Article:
Mobile payments was a good example of the design principles that made Apple famous and successful. Steve mentioned how painful early mobile payment solutions were, requiring multiple manual steps to initiate and eventually sign off a transaction, compared to Apple Pay where you don’t even need to unlock your device (I haven’t tried either one, and they don’t seem to be too popular yet.)

The most valuable advice though was to do what you are good at and what you like (“money is secondary”), to keep things simple, and live your life instead of showing it off, which is why he left Facebook, feeling that he didn’t get enough back in return. For an absolutely brilliant graphical summary of the session, see Katja Budnikov’s real-time sketch note.

Johannes Pichler of followed an ambitious plan to explain OAuth 2.0 from the protocol to to a sample PHP implementation in just 45 minutes. I may need to take another look at the presentation deck later to work through the gory details.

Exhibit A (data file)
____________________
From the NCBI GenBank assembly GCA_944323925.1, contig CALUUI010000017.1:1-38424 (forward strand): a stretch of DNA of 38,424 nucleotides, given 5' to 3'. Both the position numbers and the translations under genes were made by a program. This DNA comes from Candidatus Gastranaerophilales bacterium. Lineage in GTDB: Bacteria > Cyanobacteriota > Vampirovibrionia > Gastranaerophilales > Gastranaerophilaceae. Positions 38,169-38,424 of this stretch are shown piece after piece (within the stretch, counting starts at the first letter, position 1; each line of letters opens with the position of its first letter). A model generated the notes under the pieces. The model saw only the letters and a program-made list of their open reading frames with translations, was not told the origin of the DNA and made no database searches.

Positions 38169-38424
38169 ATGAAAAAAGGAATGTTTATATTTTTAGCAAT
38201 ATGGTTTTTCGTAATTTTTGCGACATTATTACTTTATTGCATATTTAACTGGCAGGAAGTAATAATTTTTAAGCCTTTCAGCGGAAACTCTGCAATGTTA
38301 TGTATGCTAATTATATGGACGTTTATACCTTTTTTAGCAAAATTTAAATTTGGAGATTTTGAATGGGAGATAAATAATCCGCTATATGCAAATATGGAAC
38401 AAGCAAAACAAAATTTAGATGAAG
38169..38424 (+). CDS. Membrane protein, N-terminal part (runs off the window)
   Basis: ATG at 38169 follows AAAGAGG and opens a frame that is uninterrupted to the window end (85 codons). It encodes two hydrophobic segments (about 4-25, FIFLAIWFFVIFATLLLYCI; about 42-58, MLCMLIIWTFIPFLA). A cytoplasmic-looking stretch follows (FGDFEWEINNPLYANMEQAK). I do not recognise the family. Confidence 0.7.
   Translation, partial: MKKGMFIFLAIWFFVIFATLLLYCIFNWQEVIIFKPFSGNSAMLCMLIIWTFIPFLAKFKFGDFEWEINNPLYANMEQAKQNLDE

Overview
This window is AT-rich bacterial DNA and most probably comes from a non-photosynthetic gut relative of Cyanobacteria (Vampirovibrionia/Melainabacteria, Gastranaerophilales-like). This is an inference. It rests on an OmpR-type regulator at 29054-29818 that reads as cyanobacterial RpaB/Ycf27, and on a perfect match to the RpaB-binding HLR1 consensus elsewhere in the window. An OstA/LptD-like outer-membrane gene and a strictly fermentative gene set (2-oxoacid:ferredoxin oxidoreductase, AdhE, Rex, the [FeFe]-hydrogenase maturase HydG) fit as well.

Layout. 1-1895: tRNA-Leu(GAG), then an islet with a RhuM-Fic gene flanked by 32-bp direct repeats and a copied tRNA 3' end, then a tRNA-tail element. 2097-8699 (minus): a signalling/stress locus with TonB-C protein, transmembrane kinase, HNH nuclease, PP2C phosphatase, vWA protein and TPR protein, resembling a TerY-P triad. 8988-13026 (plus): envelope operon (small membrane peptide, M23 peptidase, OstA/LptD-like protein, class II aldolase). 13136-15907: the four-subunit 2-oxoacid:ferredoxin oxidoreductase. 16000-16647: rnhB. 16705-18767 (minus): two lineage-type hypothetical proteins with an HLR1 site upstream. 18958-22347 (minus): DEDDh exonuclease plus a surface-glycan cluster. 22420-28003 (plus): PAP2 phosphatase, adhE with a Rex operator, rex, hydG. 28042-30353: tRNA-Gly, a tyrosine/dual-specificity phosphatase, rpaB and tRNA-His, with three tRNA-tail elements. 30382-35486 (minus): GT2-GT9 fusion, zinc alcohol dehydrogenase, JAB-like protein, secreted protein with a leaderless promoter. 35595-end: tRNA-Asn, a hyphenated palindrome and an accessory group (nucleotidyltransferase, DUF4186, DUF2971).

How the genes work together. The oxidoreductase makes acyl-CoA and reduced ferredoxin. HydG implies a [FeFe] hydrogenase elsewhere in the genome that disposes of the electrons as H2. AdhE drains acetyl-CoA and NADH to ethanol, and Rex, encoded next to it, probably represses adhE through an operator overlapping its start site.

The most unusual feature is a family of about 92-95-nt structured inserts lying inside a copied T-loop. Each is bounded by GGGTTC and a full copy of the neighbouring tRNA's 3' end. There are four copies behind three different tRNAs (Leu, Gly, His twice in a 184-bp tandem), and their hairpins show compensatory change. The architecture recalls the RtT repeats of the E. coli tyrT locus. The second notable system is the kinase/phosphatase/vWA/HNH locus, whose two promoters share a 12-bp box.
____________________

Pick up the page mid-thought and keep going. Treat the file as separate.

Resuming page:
A quick deployment option is to use one of the popular shared services such as or, but it comes at the price of completely outsourcing authentication and authorization and having to transfer user data to the cloud. For the development of an OAuth server, several frameworks are available including node.oauth2 server for NodeJS, Sprint Security OAuth2 for Java, and the Slim framework for PHP.

In the afternoon, Jan Mendling of the WU Executive Academy looked at how disruptive technologies like Blockchain, Robotic Process Automation, and Process Mining shape business processes of the future. One interesting observation is about product innovation versus process innovation: most disruptive companies like Uber or Foodora still offer the same products, like getting you from A to B, serving food, etc. but with different processes.

Tasks can be further classified as routine versus non-routine, and cognitive versus manual. Traditionally, computerization has focused on routine, repetitive cognitive tasks only. Increasingly we are seeing computers also take on non-routine cognitive tasks (for example, Watson interpreting medical images), and routine manual, physical tasks (for example, Amazon warehouse automation).